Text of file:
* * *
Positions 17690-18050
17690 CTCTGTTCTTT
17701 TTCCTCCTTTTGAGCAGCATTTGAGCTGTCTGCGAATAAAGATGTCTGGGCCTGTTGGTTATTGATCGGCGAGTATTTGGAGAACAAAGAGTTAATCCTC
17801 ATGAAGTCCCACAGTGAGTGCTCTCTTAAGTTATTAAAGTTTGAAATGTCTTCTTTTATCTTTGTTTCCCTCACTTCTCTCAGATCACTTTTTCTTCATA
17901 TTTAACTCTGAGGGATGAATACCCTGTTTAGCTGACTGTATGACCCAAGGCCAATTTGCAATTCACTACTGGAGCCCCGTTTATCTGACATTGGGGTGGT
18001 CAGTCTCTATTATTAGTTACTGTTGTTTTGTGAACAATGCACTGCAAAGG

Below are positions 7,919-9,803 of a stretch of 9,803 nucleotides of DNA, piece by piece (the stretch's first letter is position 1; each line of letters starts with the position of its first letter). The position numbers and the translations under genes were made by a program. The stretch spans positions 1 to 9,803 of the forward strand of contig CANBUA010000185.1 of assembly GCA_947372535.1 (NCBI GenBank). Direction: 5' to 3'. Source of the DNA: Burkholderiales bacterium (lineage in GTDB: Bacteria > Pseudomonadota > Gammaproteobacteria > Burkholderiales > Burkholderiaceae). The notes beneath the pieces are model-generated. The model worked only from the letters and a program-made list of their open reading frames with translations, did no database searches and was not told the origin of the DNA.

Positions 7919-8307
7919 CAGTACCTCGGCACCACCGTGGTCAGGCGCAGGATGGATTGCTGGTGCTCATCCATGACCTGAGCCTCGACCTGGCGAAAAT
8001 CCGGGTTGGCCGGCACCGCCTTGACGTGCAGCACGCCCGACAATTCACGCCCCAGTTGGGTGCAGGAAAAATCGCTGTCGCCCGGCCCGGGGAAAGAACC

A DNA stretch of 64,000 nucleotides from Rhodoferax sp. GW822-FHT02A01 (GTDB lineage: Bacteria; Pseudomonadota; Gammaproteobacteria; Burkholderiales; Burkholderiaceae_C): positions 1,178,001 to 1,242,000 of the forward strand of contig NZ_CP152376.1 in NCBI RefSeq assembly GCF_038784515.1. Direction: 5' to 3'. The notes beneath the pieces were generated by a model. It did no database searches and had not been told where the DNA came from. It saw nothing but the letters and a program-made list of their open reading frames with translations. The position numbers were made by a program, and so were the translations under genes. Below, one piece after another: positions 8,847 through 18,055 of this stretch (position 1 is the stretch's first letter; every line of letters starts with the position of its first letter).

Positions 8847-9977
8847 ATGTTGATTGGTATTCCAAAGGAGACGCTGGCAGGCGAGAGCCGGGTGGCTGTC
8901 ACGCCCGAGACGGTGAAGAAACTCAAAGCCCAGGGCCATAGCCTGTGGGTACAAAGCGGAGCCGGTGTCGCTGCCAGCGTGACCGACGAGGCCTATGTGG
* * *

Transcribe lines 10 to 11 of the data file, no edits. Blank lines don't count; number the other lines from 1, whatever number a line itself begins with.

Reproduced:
8001 CCGGGTTGGCCGGCACCGCCTTGACGTGCAGCACGCCCGACAATTCACGCCCCAGTTGGGTGCAGGAAAAATCGCTGTCGCCCGGCCCGGGGAAAGAACC

A DNA stretch of 64,000 nucleotides from Rhodoferax sp. GW822-FHT02A01 (GTDB lineage: Bacteria; Pseudomonadota; Gammaproteobacteria; Burkholderiales; Burkholderiaceae_C): positions 1,178,001 to 1,242,000 of the forward strand of contig NZ_CP152376.1 in NCBI RefSeq assembly GCF_038784515.1. Direction: 5' to 3'. The notes beneath the pieces were generated by a model. It did no database searches and had not been told where the DNA came from. It saw nothing but the letters and a program-made list of their open reading frames with translations. The position numbers were made by a program, and so were the translations under genes. Below, one piece after another: positions 8,847 through 18,055 of this stretch (position 1 is the stretch's first letter; every line of letters starts with the position of its first letter).